The Very Reverend Dr. Sang Chul Lee, the 32nd Moderator of The United Church of Canada, died peacefully at his Newmarket, Ontario, home on Saturday, January 28. He was 92.

During his time as Moderator from 1988 to 1990, he faced many contentious issues, including a rift in the church over the possible ordination of gay and lesbian ministers. Although the Rev. Lee admitted he felt conflicted on this matter, as Moderator, he handled the issue with grace and compassion, urging church members to “live together, struggle together, and grow together.”

“I’m an optimistic man,” he told one reporter when asked about the controversy. “I feel there is a willingness to walk together.”

Today’s United Church benefited greatly from the Rev. Lee’s leadership.

“He provided leadership for the church in a time of great division and nastiness in the church,” says current Moderator the Right Reverend Jordan Cantwell. “I remember someone telling me that when he was asked how he felt about leading the church through such a fraught time, he responded that he had lived through occupations, revolutions, and brushes with death, so he thought he could handle some church controversy.”

The Rev. Lee was born in Siberia, the son of Korean immigrants. When he was seven he moved to Manchuria, where he converted to Christianity while attending a Canadian Mission Board school. “I did not know what was going on, but God had plans,” he later noted.

He received his theological education in Korea, Switzerland, and Vancouver, with his ordination in the Presbyterian Church in the Republic of Korea (PROK). He came to Canada in 1961, first living in Vancouver. There he served a three-point charge comprising English, Japanese, and Korean-speaking congregations, requiring him to preach three sermons every Sunday in three different languages.

He grew very fond of his adopted country and its place in the world. “I believe God loves Canadians so much that God brought so many people in,” he once told a reporter. “God is training us, asking us to show leadership.”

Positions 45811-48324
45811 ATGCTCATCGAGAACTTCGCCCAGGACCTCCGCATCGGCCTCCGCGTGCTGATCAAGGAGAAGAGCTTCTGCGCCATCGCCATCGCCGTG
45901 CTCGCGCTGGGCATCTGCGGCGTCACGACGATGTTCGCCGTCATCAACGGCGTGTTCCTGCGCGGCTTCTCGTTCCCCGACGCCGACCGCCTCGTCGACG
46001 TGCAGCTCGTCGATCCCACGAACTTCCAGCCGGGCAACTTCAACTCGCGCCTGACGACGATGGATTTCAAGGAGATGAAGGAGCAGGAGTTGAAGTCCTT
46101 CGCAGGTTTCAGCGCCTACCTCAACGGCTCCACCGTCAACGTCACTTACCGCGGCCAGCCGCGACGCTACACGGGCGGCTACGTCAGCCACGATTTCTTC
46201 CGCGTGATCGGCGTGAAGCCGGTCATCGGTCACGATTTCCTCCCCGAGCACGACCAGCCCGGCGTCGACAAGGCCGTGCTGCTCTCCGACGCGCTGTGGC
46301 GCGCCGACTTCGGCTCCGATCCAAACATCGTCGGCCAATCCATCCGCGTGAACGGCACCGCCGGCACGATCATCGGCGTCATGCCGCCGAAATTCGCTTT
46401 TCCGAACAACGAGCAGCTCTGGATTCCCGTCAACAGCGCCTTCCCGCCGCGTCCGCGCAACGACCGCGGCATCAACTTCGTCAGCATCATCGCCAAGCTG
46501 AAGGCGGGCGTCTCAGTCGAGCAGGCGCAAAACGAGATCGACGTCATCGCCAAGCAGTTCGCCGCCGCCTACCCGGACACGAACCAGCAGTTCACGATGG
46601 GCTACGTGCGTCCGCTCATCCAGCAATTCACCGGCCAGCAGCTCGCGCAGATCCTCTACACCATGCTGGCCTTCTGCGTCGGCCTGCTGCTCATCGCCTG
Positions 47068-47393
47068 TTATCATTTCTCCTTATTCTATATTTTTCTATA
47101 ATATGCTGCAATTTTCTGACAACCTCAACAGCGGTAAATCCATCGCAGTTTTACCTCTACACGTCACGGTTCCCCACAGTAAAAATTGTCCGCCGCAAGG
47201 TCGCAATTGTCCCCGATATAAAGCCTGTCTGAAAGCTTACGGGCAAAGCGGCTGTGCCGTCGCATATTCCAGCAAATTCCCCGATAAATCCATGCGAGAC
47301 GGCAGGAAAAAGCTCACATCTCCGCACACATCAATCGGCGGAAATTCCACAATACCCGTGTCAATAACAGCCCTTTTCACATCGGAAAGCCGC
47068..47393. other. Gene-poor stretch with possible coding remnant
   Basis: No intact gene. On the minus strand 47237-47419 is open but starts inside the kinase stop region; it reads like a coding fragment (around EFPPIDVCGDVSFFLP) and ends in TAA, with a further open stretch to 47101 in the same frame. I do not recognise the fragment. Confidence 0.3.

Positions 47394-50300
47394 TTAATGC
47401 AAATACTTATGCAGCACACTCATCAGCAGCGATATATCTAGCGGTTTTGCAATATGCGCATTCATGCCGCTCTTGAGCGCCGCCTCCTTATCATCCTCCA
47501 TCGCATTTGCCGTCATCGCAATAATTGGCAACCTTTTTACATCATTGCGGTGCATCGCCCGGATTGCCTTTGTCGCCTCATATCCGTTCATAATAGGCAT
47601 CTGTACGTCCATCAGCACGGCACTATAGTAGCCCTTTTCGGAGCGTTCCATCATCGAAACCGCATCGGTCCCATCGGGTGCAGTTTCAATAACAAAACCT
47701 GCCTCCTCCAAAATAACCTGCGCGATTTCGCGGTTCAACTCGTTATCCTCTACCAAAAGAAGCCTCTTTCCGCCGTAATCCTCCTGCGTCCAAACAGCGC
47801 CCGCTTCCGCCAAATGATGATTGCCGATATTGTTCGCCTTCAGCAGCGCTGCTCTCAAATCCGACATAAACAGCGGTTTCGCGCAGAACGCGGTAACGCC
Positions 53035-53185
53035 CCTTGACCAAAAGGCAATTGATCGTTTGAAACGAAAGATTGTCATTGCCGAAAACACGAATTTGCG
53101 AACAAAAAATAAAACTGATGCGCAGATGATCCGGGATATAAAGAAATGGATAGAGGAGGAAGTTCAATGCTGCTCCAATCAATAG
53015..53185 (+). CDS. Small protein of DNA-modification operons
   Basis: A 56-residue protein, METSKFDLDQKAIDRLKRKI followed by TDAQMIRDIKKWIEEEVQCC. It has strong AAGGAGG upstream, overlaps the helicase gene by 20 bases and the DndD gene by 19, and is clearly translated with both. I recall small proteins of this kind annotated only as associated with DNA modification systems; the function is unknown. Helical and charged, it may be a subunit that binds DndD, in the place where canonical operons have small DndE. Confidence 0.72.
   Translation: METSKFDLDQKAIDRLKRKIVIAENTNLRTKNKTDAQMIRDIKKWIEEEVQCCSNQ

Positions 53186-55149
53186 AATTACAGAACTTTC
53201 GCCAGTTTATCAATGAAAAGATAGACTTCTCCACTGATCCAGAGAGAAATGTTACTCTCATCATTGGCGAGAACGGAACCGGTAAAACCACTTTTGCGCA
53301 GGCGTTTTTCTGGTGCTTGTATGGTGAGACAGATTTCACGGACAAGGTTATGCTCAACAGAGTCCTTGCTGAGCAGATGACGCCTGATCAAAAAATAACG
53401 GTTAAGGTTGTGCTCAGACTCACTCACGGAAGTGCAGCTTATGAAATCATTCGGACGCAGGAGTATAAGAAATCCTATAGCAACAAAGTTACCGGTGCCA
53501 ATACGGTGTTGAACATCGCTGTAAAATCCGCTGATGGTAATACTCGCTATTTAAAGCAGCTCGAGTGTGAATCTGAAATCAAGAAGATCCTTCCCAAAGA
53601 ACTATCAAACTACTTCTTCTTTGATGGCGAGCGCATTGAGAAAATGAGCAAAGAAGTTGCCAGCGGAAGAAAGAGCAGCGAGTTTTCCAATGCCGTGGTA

The Rev. Lee came to Toronto in 1969 and was minister for the Toronto Korean United Church, where he served from 1969 to 1988. His contributions to the Korean community in Canada are significant, as he was the first Chairperson for the Korean-Canadian Association in Vancouver. He was also a board member of the Korean-Canadian Association, Metro Toronto, and was involved in many other groups that worked to better the lives of Korean-Canadians.

He was active in Toronto Conference on various justice and human rights committees before being elected Conference president in 1985. He was then elected the 32nd Moderator of The United Church of Canada in 1988, serving a two-year term.

The Rev. Lee’s election as Moderator in 1988 surprised many. However, his simple homespun wisdom—coupled with his twinkling eyes, long white beard, and wonderful sense of humour—captured the attention of commissioners when the seven candidates for the position were interviewed on stage. Following his election, he claimed to be equally surprised. “I just didn’t think the church was ready to elect an ethnic person,” he said.

As Moderator, the Rev. Lee lifted up the voices of the isolated and oppressed, tackling issues relating to LGBTQ rights, racial equality, and Indigenous affairs. The United Church of Canada’s intercultural vision owes much to him, as he built bridges between our church and the Presbyterian Church in the Republic of Korea.

Lee was named Rainbow Chief at the All Native Circle Conference in 1989 and from that moment became an honoured member. He was appointed Chancellor of Victoria University in the University of Toronto from 1992 until 1998.

He said the United Church had a special role in the world. “The religious community is the one constantly supplying dreams and visions and hopes, not despair and destruction,” he once said. “Sometimes our dreams are so small. God’s dream is so much larger than ours.”

The Rev. Lee’s funeral will be on February 1 at 11 a.m. at Alpha Korean United Church (300 Bloor Street West, Toronto), with visitation the night before at R.S. Kane Funeral Home (6150 Yonge Street, Toronto). In lieu of flowers, donations to the Mission & Service of The United Church of Canada or Victoria University/Emmanuel College would be greatly appreciated.

Expressions of condolence can be sent to the Rev. Lee’s daughter, Irene Dirks, c/o Alpha Korean United Church, 300 Bloor Street West, Toronto, ON, M5S 1W3.